The roar we heard as we stepped out of our car at midnight was not from the traffic on the A30. At that time of night vehicles were few and far between, especially when the weather was bad. Instead, we had driven into a westerly gale that had just hit Cornwall and Devon. The roar that we heard was made by the wind as it battered a row of tall trees that formed a windbreak for the Travelodge at Whiddon Down, where we were spending two nights to have easy access to Dartmoor and Torbay, before travelling into Cornwall.
The next morning the worst of the gale had abated slightly, starting its predicated path eastwards across country. We chose to keep to our usual plans of breakfast at Ullacombe farm café and the morning at Haytor. We had just ordered our breakfast when the cafe was plunged into gloom by a short-lived power cut. A leisurely breakfast enjoyed sitting next to a log fire, an hour catching up on emails and then the much-looked forward to short journey up onto the moors. We have visited the moors in all types of weather so a gale could not deter us.
The wind was still quite fierce on the moor, not a sheep, horse, cow or bird was to be seen. Only a few foolish human beings were daft enough to brave the elements, or so it seemed to me. We read for a while and then retraced our journey, 5 minutes to get to the cafe, then continue on the tree-lined narrow road eastwards to Bovey Tracey and from there to go to coastal bay of Torbay. Imagine our surprise to find that a tree had fallen across the road a few seconds from the farm cafe where we had breakfasted 2 hours earlier.
Was it the fallen tree that caused the brief power cut that we had experienced in the farm cafe just after we had ordered our breakfast? If it had been then the road was already passable. The only sign visible to us of the road block caused by this mature tree coming down was the gap made by a chain saw to enable the removal of the middle section of the tree trunk that had lain across the road. The two exposed sections of the trunks were an eye-catching yellowy-orange colour; clearly etched rings, formed by its many years of growing to maturity, clearly visible. An upturned root system was on one side of the road and the spreading branches of its canopy on the other, leaving just enough room for vehicles to pass through. The following day, calm restored after the gale, the sheep, cows and horses were out on the moors and two days later, the branches of the fallen tree had been removed and the trunk sawn off much closer to the root. There had been no accidents caused by the fallen tree either to dwell on or to grieve over. The whole incident would be quickly forgotten.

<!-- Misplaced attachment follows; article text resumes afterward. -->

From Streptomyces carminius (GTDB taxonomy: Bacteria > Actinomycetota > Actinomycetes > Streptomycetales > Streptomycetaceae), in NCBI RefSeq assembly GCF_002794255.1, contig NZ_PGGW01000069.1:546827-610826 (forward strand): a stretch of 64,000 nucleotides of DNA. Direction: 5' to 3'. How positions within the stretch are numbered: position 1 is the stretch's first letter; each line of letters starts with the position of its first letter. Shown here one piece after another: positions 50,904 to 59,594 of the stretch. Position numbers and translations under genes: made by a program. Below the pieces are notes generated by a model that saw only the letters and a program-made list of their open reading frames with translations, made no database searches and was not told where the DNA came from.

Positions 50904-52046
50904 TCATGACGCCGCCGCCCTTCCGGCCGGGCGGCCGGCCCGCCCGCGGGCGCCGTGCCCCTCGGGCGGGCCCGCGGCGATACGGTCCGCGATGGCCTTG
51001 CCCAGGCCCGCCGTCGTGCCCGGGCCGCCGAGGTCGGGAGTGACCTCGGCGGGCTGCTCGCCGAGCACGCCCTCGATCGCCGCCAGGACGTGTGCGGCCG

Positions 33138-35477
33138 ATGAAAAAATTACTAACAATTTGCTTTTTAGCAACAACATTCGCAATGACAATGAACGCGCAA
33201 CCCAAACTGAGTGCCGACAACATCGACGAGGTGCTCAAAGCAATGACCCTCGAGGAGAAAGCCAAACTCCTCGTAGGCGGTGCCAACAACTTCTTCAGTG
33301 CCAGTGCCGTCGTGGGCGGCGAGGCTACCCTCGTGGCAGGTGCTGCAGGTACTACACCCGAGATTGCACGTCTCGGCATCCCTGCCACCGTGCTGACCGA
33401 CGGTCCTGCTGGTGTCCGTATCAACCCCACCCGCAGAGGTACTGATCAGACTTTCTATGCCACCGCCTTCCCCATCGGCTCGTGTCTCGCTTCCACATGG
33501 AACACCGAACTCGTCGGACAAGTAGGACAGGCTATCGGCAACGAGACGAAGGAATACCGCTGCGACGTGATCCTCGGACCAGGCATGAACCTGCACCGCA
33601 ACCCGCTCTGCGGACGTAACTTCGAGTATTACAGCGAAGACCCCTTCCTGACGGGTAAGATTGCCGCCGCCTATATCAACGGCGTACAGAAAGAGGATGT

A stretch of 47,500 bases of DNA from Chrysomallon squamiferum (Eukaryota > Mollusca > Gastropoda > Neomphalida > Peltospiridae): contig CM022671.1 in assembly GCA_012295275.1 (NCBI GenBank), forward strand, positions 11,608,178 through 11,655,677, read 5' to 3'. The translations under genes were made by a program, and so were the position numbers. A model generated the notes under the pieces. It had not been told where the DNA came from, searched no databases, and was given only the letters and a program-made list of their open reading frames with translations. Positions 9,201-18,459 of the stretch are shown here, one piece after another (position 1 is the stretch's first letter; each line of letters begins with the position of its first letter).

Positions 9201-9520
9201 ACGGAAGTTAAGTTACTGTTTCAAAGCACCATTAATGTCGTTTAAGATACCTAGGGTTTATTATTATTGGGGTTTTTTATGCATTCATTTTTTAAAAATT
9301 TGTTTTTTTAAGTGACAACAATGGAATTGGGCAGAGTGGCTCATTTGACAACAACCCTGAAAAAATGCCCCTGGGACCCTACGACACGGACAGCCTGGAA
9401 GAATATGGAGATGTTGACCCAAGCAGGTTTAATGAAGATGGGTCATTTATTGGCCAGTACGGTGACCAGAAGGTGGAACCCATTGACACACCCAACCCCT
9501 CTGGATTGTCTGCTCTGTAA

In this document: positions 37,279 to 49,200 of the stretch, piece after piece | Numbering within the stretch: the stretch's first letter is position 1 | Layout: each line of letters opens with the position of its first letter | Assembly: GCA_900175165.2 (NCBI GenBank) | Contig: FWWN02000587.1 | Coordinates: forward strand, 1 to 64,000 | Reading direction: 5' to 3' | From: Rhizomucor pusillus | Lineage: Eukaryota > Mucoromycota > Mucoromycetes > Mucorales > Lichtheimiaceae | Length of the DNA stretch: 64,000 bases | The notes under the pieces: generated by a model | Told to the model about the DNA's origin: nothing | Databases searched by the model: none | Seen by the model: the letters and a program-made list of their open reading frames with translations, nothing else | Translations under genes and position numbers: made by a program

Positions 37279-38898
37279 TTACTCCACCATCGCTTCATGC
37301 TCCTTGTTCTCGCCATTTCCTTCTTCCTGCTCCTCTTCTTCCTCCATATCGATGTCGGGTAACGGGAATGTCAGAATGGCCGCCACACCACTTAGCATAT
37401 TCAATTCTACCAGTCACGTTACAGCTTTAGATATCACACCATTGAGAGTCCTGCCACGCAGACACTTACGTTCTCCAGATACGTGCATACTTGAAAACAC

There was not much point me dwelling on what might have happened if we had passed underneath that tree as it had fallen down. Some people could have gone into hysterics and others could have dwelt on all the morbid possibilities of what have might have been. It was just a relief that we had not ended up squashed underneath the tree trunk.
The above happened a week ago. It was a tragedy that didn’t happen. It reminds me of one that did. It happened over 2000 years ago and many people will ignore it but many others are so grateful that they will use this Easter to celebrate that tragedy. Celebrate, not because it was a tragedy but because of what God did through that awful first Easter of suffering and death. Jesus could have avoided the Cross and all that went with it – but he chose not to. He walked into tragedy so that the suffering and struggles in our lives need never be the final word.
We hear of awful things in this world. Awful things happened in Jesus’ world. That is why he said to his disciples, hours before his death, ‘I have told you these things, so that in me you may have peace. In this world you will have trouble. But take heart! I have overcome the world’ (John 16:33).